Publication | Statement Impact of rising groundwater and wetlands on nearby agricultural land in Flanders
In this study, we developed a model framework to estimate the effect of groundwater levels on the yield of conventional crops in Flanders. The joint model SWAP-WOFOST, behind the Dutch initiative Waterwijzer Agriculture, was used to simulate yield and yield reduction due to drought (too dry) and oxygen stress (too wet) based on historical data for five major crops in Flanders: grass, forage maize, potato, winter wheat and sugar beet. This model also allows us to include the effect of restrictions in normal agricultural practices due to too wet or too cold conditions, the so-called indirect effects. Too-wet conditions in the root zone begin when crops begin to experience oxygen stress, that is, when oxygen availability is lower than the oxygen demand of plant roots.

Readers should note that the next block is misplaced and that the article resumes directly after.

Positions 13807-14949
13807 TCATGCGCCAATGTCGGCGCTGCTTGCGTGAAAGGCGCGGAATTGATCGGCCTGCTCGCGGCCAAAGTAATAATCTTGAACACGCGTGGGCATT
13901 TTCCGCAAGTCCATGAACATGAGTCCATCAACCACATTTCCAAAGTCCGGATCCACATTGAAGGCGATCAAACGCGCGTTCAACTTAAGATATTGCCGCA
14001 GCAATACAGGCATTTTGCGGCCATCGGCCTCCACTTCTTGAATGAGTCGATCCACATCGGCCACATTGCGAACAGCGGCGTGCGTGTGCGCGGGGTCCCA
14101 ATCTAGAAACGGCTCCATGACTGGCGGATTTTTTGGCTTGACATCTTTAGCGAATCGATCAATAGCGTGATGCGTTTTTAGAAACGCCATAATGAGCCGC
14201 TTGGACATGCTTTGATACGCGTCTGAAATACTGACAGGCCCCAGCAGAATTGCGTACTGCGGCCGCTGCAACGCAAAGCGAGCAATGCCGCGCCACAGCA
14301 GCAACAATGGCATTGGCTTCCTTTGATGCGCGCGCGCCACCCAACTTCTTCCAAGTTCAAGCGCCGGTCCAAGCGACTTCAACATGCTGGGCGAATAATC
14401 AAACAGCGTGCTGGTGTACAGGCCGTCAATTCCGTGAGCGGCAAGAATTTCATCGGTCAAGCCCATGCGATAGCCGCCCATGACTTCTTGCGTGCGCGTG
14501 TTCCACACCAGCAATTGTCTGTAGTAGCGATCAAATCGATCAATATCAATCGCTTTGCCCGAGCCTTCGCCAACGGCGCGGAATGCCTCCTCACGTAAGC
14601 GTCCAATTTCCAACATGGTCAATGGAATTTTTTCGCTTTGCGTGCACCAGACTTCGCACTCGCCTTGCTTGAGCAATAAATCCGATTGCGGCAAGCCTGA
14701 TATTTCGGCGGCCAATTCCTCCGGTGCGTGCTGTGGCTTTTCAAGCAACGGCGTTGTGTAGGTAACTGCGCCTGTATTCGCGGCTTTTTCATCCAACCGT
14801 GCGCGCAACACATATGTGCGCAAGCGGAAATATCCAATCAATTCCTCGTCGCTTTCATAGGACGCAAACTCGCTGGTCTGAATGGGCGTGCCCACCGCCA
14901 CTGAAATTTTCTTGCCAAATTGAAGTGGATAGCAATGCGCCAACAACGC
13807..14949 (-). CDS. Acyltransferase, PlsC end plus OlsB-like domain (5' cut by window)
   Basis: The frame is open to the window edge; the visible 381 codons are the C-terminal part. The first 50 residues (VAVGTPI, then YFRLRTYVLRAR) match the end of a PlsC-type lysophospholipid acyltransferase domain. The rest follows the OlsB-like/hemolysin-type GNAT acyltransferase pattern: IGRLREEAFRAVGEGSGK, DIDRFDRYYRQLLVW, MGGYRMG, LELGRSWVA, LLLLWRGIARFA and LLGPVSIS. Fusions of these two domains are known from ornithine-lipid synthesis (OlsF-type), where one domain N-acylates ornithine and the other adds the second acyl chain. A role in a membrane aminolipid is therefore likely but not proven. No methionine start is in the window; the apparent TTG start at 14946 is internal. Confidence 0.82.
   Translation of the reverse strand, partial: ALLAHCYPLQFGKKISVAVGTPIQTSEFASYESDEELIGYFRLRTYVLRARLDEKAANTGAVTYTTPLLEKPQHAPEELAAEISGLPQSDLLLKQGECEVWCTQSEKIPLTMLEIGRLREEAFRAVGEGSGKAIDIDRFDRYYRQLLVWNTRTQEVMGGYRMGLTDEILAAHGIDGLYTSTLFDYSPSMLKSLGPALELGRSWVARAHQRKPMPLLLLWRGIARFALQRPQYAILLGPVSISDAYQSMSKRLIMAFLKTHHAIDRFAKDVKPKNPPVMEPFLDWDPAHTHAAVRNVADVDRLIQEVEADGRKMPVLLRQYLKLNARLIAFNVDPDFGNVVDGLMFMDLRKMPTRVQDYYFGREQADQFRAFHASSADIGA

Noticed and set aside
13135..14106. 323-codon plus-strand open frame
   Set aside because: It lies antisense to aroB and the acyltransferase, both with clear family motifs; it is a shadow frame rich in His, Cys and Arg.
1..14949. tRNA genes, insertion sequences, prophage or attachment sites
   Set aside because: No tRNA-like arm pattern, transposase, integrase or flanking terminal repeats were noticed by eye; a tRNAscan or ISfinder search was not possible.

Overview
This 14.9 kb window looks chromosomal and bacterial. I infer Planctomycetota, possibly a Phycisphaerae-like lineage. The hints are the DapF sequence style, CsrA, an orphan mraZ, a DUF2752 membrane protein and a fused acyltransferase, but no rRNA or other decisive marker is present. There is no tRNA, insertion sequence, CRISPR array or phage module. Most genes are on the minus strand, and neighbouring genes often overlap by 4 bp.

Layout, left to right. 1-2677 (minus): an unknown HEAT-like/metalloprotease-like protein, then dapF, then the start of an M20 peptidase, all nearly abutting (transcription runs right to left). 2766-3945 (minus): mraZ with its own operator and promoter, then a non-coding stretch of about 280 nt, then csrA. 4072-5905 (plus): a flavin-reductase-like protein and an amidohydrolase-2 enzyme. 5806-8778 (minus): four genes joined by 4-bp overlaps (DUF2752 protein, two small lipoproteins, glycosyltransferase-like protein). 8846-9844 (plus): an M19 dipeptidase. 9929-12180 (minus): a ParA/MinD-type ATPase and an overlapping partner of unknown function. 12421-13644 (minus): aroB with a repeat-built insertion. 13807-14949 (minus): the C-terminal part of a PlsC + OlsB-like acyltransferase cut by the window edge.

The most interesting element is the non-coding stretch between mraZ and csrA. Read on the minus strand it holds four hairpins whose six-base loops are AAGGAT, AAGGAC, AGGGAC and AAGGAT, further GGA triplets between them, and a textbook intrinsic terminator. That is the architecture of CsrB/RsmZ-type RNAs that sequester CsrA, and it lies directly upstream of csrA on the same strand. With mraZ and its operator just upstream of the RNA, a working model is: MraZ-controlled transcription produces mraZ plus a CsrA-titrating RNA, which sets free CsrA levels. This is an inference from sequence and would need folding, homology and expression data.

Freely available (online or on-demand) datasets and maps for all of Flanders were used, obtained from Flemish institutions or previous projects. We compiled a database of experimental yield observations in Flanders and used it to evaluate model performance under Flemish conditions. We also wrote three literature review chapters on the effects of groundwater on agricultural practices, the effect of shallow groundwater levels and rewetting on nutrient mobility, and the potential of paludiculture in Flanders. Finally, the model was applied to the agricultural area around De Zegge-Mosselgoren, near Geel.